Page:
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Russian hockey federation president Vladislav Tretiak said the new under-18 team would be announced Thursday, according to a Russian reporter.

Mikhail Voskresensky/The Globe and Mail

An entire team of Russian teenagers has abruptly pulled out of a marquee international tournament on Wednesday amid one of the biggest mass doping scandals in hockey history.

At issue, again, is the controversial drug meldonium, which according to USA Today has resulted in positive tests in 140 athletes – mostly Russian and including tennis star Maria Sharapova – since it was banned in January.

The latest scandal surrounds Russia's under-18 team, which was scheduled to leave Thursday for next week's world championship in Grand Forks, N.D.

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Instead, head coach Vitali Prokhorov was abruptly removed from the team, and it was revealed that Russia's under-17 team would take the under-18 group's place. The Russian hockey federation declined to make an official comment and a scheduled team media availability was cancelled.

"We'll announce the team tomorrow," Russian hockey federation president Vladislav Tretiak said, according to Russian reporter Slava Malamud.

It is believed that roughly 80 per cent of the players had tested positive for meldonium. Russia's under-18 team recently became a year-round club that plays in the MHL – the country's new junior circuit – and adherence to its team-wide policies isn't usually optional.

Among the players now unable to play in the under-18 championship are some high-end prospects eligible for the 2016 NHL draft: German Rubtsov, Artur Kayumov, Dmitri Alexeyev and Mikhail Maltsev. Rubtsov is projected to go in the top 20 in June.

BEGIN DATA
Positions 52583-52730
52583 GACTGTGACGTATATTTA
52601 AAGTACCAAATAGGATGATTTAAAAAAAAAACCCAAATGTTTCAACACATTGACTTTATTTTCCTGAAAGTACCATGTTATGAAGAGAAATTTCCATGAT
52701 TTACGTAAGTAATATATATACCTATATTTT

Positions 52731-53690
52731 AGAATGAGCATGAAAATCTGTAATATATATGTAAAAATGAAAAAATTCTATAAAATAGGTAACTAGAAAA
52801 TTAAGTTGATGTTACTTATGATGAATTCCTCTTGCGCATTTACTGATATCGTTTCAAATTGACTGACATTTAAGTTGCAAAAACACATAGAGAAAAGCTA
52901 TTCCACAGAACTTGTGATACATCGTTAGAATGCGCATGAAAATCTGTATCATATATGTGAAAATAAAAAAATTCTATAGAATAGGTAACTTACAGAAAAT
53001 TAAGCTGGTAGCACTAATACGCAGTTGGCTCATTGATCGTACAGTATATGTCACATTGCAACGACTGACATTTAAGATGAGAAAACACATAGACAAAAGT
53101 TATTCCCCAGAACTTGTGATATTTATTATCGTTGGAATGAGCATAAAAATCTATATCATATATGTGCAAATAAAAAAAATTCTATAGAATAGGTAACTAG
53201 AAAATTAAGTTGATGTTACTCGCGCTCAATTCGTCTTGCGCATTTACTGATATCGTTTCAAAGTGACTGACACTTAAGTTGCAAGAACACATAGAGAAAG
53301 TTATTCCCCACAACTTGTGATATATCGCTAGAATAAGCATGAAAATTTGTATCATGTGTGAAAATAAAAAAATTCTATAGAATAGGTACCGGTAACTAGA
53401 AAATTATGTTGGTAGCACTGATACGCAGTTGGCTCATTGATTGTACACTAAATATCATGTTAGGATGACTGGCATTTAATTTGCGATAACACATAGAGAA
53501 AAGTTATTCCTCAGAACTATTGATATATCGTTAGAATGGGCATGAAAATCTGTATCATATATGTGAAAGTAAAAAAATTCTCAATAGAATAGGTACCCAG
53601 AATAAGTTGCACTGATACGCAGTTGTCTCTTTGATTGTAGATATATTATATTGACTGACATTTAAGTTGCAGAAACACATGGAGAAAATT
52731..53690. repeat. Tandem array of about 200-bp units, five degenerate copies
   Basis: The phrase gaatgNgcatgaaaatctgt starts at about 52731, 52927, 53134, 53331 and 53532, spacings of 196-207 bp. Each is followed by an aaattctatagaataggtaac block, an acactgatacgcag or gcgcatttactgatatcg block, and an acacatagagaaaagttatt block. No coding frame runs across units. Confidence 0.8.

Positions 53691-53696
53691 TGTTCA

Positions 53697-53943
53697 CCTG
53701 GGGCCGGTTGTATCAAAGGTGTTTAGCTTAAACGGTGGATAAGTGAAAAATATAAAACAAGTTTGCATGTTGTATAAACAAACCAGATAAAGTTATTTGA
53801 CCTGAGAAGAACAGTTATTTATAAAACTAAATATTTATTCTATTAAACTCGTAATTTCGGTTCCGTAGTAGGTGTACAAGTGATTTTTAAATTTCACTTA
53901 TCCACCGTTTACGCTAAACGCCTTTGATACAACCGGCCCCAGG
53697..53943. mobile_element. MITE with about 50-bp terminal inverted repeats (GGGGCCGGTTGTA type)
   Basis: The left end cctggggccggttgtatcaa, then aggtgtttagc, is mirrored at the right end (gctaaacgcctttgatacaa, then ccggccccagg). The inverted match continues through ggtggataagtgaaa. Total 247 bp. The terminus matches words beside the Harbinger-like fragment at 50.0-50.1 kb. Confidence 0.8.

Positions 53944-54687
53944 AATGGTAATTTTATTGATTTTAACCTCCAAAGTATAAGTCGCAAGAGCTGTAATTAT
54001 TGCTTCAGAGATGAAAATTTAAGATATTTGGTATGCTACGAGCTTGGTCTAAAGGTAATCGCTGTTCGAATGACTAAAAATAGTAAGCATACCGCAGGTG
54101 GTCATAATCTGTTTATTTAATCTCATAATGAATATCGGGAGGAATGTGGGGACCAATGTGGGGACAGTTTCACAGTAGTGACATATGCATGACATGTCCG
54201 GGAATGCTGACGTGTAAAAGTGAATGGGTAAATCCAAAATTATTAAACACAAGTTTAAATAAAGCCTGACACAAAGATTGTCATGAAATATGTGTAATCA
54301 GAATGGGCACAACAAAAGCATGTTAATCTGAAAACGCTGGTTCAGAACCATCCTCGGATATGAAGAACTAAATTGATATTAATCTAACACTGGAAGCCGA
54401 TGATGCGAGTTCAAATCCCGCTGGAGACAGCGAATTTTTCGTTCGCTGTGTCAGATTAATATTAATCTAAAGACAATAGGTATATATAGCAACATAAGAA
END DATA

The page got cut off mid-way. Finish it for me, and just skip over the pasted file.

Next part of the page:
One source close to the players said they were devastated by the decision, as they had simply been following instructions from team staff when they took the drug.

Meldonium's benefits have been intensely debated since the World Anti-Doping Agency instituted the ban on New Year's Day. Manufactured in Latvia, it is designed to increase blood flow and used to treat patients with heart problems such as angina. WADA has argued the drug is being used by athletes as a performance enhancer in order to carry more oxygen to muscle tissue.

Sharapova is the most high-profile athlete implicated, but breaststroke world champion Yuliya Efimova and gymnast Nikolai Kuksenkov also tested positive for meldonium during recent competitions. Efimova could face a lifetime ban given this is her second failed drug test.

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Multiple Russian teams – including the men's world championship curling team – have also recently withdrawn before international competitions.

While the NHL does not yet test for meldonium, the drug is believed to be used extensively by Russian and Eastern European hockey players, which could cause issues at events such as next month's world championships in St. Petersburg.

Part of the problem is that the drug is believed to stay in athletes' system for an extended period of time – up to a few months – so it's possible the Russians on the under-18 team stopped taking meldonium before the ban was put in place.

The decision to drop the players involved could have ramifications for their careers. The under-18 world championship is used as a key scouting opportunity before the NHL draft and not being able to play could have an impact on how high they are picked or whether they get selected at all.

In addition to the under-17 team, it's expected several Russian players playing in the Canadian Hockey League will be permitted to go to the tournament. Defenceman Mikhail Sergachev of the Windsor Spitfires, who is projected to be a top-10 pick in June, and winger Vladimir Kuznetsov of the Acadie-Bathurst Titan are likely options.

One of Russia's under-17 coaches, Igor Znarok, told local media: "Yes, we're going there. And we are going to get the medals."

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